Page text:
Amplifying the voice of people with disabilities in Vietnam
Meet Dao Thu Huong, a Disability Rights Officer for UNDP/UNV Talent Programme for Young Professionals with Disabilities in Vietnam, who shares how her job allows her to empower persons with disabilities nationwide and promote disability inclusion within and outside the UN system.
As Disability Rights Officer, I am currently in charge of disability-targeted projects at UNDP. I’m supporting the accession of Viet Nam to the Marrakesh Treaty, to protect the rights of information access for persons with print disabilities. I am also supporting the revision of our country’s law on persons with disabilities, 10 years after its implementation. We are requesting revisions to ensure the law is aligned with the Convention on the Rights of Persons with Disabilities. Another meaningful project is building up capacity for organizations of persons with disabilities to monitor the CRPD implementation in Viet Nam, using human rights monitoring tools. This is our first step to establish an independent monitoring mechanism on the rights of persons with disabilities in Viet Nam.
Before working for UNDP, I supported a small-scale project for students with visual impairments. From the job description on the UNDP website for the “Disability Rights Officer”, I knew I’d be able to support even more persons with disabilities. Also, with UNDP, I knew I would contribute to the implementation of the 17 SDGs.
Dignified work for people with disabilities
In 2020, we engaged in a project to support people with disabilities during COVID-19, especially in the health and employment sectors. We conducted a rapid assessment of the socioeconomic impacts of COVID-19 on persons with disabilities. In the health sector, we provided some disability inclusion training, as well as rehabilitation equipment for a medical centre in a rural area so that it can become a role model in providing health care services for people with disabilities. In the employment sector, this project provided people with disabilities with digital skills so that they can adapt to their new work environments after COVID-19. They can apply for home-based or online employment, especially when the physical environment is not entirely accessible for people with disabilities, particularly with social distancing measures.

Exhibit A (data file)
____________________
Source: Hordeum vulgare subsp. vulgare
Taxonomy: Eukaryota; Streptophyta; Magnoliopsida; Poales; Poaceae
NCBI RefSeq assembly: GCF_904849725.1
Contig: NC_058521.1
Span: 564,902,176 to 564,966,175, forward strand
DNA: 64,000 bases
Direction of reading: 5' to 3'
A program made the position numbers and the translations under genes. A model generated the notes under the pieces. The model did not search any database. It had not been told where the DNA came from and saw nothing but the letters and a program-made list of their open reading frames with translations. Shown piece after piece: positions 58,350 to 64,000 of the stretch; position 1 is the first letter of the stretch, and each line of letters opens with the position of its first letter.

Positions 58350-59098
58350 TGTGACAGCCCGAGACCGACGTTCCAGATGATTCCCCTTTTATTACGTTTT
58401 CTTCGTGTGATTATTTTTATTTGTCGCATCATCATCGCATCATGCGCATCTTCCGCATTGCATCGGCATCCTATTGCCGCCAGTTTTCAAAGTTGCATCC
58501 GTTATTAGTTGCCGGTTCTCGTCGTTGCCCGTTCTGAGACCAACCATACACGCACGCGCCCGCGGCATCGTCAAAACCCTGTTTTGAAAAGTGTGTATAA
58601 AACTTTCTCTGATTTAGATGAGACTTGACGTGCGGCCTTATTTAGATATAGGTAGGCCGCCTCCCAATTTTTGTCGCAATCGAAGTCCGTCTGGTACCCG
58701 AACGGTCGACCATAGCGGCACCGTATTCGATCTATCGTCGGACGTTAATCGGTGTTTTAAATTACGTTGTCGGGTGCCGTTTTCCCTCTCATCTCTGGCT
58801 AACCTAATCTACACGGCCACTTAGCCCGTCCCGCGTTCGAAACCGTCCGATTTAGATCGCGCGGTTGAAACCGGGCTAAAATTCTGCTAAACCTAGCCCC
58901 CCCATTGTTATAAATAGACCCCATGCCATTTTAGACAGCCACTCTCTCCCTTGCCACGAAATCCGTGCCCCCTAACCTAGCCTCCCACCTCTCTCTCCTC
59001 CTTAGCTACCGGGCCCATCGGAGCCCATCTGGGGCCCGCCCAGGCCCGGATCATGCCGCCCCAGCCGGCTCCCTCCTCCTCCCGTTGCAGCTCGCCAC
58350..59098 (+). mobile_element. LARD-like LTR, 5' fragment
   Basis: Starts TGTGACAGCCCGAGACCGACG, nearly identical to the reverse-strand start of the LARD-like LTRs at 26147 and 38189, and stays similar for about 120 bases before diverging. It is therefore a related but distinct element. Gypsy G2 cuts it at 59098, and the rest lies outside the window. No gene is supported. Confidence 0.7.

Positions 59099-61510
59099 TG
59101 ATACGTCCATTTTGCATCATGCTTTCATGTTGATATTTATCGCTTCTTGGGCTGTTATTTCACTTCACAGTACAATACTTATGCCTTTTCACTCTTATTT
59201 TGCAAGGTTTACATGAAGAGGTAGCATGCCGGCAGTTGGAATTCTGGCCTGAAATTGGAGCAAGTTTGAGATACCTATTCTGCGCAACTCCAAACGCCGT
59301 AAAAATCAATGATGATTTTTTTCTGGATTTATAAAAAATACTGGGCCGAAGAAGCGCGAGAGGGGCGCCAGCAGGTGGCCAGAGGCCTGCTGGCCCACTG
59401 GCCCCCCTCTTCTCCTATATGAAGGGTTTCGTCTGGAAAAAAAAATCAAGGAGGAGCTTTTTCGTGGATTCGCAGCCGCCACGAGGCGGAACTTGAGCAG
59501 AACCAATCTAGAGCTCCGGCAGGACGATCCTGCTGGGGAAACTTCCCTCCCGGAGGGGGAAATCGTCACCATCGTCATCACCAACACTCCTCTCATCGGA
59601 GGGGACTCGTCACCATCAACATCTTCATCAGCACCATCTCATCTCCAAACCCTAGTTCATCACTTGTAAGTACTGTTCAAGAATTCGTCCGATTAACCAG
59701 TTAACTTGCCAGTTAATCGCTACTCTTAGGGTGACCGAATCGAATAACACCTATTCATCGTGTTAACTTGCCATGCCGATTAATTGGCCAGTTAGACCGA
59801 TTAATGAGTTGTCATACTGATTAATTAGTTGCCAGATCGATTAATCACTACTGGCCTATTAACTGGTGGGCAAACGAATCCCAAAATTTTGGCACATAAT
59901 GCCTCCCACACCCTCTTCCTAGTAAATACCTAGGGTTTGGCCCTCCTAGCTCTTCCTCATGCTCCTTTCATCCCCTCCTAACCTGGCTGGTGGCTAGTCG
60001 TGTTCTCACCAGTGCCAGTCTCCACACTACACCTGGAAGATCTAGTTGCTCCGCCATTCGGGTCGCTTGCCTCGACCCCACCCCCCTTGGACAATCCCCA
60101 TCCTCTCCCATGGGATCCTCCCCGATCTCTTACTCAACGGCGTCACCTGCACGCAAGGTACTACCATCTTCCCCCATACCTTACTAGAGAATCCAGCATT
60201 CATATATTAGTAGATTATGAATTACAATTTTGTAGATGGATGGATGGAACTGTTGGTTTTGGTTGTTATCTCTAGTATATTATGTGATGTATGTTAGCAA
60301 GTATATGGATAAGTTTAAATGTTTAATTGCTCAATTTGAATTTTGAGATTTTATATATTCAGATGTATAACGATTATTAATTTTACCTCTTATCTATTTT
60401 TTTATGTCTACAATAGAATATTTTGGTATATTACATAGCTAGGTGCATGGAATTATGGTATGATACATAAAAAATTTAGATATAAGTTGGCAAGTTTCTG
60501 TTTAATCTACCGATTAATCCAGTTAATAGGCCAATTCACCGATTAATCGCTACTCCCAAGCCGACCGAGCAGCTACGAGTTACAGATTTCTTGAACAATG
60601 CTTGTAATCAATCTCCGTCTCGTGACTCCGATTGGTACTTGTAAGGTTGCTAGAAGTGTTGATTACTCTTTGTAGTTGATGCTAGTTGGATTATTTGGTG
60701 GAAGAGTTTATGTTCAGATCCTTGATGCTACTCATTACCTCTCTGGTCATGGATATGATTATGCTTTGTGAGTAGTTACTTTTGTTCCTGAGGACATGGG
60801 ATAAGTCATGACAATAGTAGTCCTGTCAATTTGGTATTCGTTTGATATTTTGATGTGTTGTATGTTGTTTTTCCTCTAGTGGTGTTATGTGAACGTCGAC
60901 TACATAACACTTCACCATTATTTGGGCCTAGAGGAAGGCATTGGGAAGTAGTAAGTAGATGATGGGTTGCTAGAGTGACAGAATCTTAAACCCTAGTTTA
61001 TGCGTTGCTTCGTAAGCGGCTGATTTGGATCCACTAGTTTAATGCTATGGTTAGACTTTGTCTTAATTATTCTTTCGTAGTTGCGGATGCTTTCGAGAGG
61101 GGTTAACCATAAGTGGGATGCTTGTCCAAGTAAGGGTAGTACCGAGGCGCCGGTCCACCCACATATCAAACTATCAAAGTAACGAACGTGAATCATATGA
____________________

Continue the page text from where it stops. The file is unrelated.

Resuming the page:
We also promote the employment of persons with disabilities by connecting people with disabilities with employers and improving employment policies. We are very happy to see more and more people with disabilities trained in the digital work environment. We are working particularly to empower persons with disabilities in the field of innovation. Using the indicators that we have developed to measure our success, we can see the increased income of persons with disabilities after our project. More importantly, we can see their smiles and their happiness now that they can live independently and with dignity. In addition, we can see that our recommendations are taken into consideration by the government. Those are sweet fruits resulting from our attentive listening to the voice of PWDs, and our hard work of facilitating policy dialogues between policymakers and persons with disabilities.
Another project that I was working on is the UN Disability Inclusion Strategy. This is the strategy to improve the disability inclusion of our UN system. This strategy includes conducting interventions with regards to leadership, organizational culture, accessibility, consultation with people with disabilities, among other things, so that we, the UN, can walk the talk of leaving no one behind. The implementation of this strategy is very important, so we are using a scorecard to monitor it.
Establishing disability-inclusive SDGs
I like working at UNDP for a few reasons. I feel this is an environment where everyone’s rights are respected and our contributions are appreciated. This is also an environment of diversity. We are from different backgrounds: We have different religions, we are from different ethnic groups, different sexual orientations, with or without disabilities, different countries and cultures. We can learn from each other.
As someone from a vulnerable group with special needs in terms of accessibility, I’m supported at UNDP with accessible facilities for my work so that I do my best to contribute to the ultimate goal of the organization. I hope that in the future I can engage more people with disabilities in our UN work. I think that many people with disabilities sometimes lack the confidence to apply for a position at UNDP. During my work, I already opened some opportunities for people with disabilities to apply for UN jobs, and recently, a candidate with a physical disability was successfully recruited as our UN Country Team Disability Inclusion Focal Point. This is a key step in implementing the Disability Inclusion Strategy and gradually establishing the Disability Inclusion Coordination Mechanism in the UN in Viet Nam. Without persons with disabilities, the disability-inclusive SDGs cannot be achieved.